Sciatica is the name branded with pain which occurs as a result of irritation of the sciatic nerve. Everything that causes irritation of the nerve can cause pain, it can vary from mild to serious pain. Sciatica occurs as a result of compression of the nerve in the lower back (or in the buttocks).
Frequently there is a mix up between the terms “sciatica" and general back pain, however the sciatica is not limited to the back alone. The sciatic nerve is regarded as the longest and widest nerve that can be found in the human body. It covers a wide area of the body ranging from the lower back, through the buttocks and down the legs ending just underneath the knee.
The Sciatic nerve is in control of numerous muscles in the lower leg and provides the sensation to the skin of the foot and most of the lower leg. It was estimated by some experts that up to 40% of people will suffer from sciatica at least once in their life.
When discussing sciatica, it is imperative to have a better understanding of the fundamental medical cause and effective treatment that will alleviate acute symptoms.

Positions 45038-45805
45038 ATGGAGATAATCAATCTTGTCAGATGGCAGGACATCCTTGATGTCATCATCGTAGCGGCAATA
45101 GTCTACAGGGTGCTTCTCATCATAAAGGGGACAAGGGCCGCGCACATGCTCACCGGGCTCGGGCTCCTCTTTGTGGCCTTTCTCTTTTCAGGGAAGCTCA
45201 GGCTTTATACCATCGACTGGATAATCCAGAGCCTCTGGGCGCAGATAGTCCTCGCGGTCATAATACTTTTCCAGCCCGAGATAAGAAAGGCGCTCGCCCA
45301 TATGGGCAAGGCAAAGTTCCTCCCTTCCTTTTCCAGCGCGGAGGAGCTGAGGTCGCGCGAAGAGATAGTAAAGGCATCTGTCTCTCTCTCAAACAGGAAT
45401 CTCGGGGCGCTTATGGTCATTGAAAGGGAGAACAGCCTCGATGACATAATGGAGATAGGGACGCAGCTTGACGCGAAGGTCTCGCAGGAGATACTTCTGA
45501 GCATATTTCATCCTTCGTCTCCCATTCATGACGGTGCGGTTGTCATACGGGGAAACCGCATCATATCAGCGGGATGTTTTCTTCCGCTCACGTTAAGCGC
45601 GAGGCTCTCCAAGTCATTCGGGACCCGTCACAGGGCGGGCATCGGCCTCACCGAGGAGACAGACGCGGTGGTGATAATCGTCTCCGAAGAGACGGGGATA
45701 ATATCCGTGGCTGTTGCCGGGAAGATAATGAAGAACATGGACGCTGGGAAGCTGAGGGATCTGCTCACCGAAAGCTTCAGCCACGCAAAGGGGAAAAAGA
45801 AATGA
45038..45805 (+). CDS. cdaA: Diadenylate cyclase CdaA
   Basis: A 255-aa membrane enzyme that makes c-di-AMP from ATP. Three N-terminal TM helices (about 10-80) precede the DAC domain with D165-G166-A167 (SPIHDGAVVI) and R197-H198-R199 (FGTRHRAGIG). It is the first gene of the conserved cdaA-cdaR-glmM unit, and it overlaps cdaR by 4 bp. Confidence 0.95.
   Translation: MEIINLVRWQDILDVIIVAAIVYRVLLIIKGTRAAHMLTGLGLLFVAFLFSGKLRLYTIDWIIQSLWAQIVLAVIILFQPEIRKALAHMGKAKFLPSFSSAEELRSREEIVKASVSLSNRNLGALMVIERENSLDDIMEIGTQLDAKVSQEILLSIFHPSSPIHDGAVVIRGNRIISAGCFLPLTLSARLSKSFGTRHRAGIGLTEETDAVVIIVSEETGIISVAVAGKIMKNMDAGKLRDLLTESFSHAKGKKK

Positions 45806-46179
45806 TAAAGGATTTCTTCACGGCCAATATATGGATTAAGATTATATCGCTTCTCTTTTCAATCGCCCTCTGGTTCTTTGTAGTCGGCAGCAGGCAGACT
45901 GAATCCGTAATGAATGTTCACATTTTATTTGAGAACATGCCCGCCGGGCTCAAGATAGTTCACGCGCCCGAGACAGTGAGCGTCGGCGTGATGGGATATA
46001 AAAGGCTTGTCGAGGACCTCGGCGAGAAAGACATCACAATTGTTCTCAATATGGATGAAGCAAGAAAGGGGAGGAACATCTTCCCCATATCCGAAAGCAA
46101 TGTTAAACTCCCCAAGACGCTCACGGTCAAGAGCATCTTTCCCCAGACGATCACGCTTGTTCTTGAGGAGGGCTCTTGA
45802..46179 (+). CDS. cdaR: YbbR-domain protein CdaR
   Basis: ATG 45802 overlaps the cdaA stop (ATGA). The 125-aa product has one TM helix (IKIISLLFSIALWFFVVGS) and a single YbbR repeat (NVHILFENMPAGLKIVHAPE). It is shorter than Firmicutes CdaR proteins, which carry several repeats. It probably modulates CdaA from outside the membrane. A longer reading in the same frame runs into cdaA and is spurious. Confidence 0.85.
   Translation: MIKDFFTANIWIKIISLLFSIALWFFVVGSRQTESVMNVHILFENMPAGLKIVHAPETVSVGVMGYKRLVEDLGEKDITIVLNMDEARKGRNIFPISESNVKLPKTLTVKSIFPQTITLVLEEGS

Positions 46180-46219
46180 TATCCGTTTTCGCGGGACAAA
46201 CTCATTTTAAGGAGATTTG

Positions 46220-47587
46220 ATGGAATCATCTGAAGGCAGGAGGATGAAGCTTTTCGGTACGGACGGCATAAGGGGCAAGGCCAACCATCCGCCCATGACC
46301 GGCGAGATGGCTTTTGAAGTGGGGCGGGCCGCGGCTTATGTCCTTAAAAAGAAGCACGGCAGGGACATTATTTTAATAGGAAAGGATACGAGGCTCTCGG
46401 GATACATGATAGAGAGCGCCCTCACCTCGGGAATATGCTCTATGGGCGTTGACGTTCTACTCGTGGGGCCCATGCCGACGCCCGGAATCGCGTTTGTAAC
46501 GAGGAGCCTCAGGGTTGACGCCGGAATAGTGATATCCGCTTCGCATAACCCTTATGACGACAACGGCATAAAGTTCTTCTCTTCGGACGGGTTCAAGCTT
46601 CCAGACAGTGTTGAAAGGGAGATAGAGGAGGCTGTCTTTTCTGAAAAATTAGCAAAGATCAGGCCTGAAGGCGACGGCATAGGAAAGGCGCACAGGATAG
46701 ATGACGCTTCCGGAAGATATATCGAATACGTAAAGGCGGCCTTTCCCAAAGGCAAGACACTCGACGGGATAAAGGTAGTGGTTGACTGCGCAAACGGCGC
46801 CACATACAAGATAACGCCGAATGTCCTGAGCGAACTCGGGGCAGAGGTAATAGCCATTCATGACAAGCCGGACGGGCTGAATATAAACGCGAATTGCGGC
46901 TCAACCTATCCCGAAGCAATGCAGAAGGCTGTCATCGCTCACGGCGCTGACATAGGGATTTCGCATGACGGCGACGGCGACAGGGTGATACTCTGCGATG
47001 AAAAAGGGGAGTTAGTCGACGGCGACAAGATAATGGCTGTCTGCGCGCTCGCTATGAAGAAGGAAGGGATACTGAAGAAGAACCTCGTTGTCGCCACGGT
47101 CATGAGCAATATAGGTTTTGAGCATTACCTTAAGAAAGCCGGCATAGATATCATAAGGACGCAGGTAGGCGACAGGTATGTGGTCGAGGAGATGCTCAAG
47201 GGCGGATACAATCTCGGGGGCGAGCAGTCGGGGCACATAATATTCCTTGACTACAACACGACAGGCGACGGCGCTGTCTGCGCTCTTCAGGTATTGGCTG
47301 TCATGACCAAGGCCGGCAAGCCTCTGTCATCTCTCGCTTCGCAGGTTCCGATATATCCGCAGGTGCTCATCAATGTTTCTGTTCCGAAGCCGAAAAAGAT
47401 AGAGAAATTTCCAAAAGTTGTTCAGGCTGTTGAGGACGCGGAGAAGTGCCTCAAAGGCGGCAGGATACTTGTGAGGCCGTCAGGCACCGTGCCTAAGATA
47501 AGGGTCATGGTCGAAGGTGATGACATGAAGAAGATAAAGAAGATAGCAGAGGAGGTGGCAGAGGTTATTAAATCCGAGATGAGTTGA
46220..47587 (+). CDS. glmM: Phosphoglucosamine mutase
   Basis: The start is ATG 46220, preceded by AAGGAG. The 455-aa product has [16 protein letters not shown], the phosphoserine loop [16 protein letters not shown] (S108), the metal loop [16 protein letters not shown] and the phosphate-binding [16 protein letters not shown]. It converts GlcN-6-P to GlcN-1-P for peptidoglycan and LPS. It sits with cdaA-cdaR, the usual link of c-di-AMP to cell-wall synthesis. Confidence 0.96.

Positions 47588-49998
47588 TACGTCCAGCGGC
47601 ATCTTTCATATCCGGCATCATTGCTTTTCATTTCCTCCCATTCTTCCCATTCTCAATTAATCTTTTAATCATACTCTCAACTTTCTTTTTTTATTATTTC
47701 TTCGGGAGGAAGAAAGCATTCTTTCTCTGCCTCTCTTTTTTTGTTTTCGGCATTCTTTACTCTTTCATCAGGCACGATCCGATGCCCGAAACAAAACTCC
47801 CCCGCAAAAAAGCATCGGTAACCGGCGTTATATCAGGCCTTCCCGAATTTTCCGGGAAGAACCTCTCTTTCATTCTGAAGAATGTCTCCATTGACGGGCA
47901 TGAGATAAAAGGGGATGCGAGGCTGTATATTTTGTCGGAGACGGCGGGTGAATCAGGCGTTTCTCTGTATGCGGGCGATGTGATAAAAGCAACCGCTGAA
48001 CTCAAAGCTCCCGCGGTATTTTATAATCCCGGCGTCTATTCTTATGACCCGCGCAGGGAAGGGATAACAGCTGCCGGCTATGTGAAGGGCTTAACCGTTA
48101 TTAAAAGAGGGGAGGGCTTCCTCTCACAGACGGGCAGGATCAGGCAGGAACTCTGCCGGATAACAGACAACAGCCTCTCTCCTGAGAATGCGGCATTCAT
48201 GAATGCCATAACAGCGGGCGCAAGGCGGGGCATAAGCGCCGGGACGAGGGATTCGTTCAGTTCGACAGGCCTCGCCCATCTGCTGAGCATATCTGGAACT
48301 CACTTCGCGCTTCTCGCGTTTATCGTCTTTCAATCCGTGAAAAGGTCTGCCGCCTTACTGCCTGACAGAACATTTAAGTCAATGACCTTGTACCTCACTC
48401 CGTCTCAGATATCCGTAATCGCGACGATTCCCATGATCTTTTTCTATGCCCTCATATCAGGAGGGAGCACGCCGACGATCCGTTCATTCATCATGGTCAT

Numerous lumbar spine (lower back) disorders can lead to sciatica. It is often described as mild to extreme pain in both the left or right leg. Sciatica occurs as a result of the compression of one or more of the 5 sets of root nerve in the lower back. Sometimes physicians refer to sciatica as radiculopathy. Radiculopathy is a medical term which is used to define pain, numbness, tingling, and weakness that affects the arms or legs which occur as a result of nerve root problem. In case the nerve problem occurs in the neck, it is referred to as cervical radiculopathy. However since sciatica affects the lower back, it is referred to as the lumbar radiculopathy.
The Most Common Causes of the Sciatica
The following are the most common causes of sciatica:
Lumbar Bulging Disc or Herniated Disc
A bulging disc is also referred to as a contained disk disorder. This indicates that the gel-like-center (nucleus pulposus) remains "contained" within the outer wall that looks like a tire (annulus fibrosus).
Breaking of the nucleus through the annulus fibrosus causes a herniated disk. This is referred to as a "non-contained" disk disorder. If the disc is swelling or herniated, the disk material can press against the adjacent nerve root and compress sensitive nerve tissue and cause sciatica.
The consequences of the herniated disk are even worse. Not only does the herniation disk cause direct compression of the nerve root into the inner side of the spine, but the disk material itself also contains an acidic chemical irritant (hyaluronic acid) that causes inflammation of the nerves. In both cases, compression and nerve irritation results in inflammation and pain; this often leads to extremity numbness, tingling, and muscle weakness.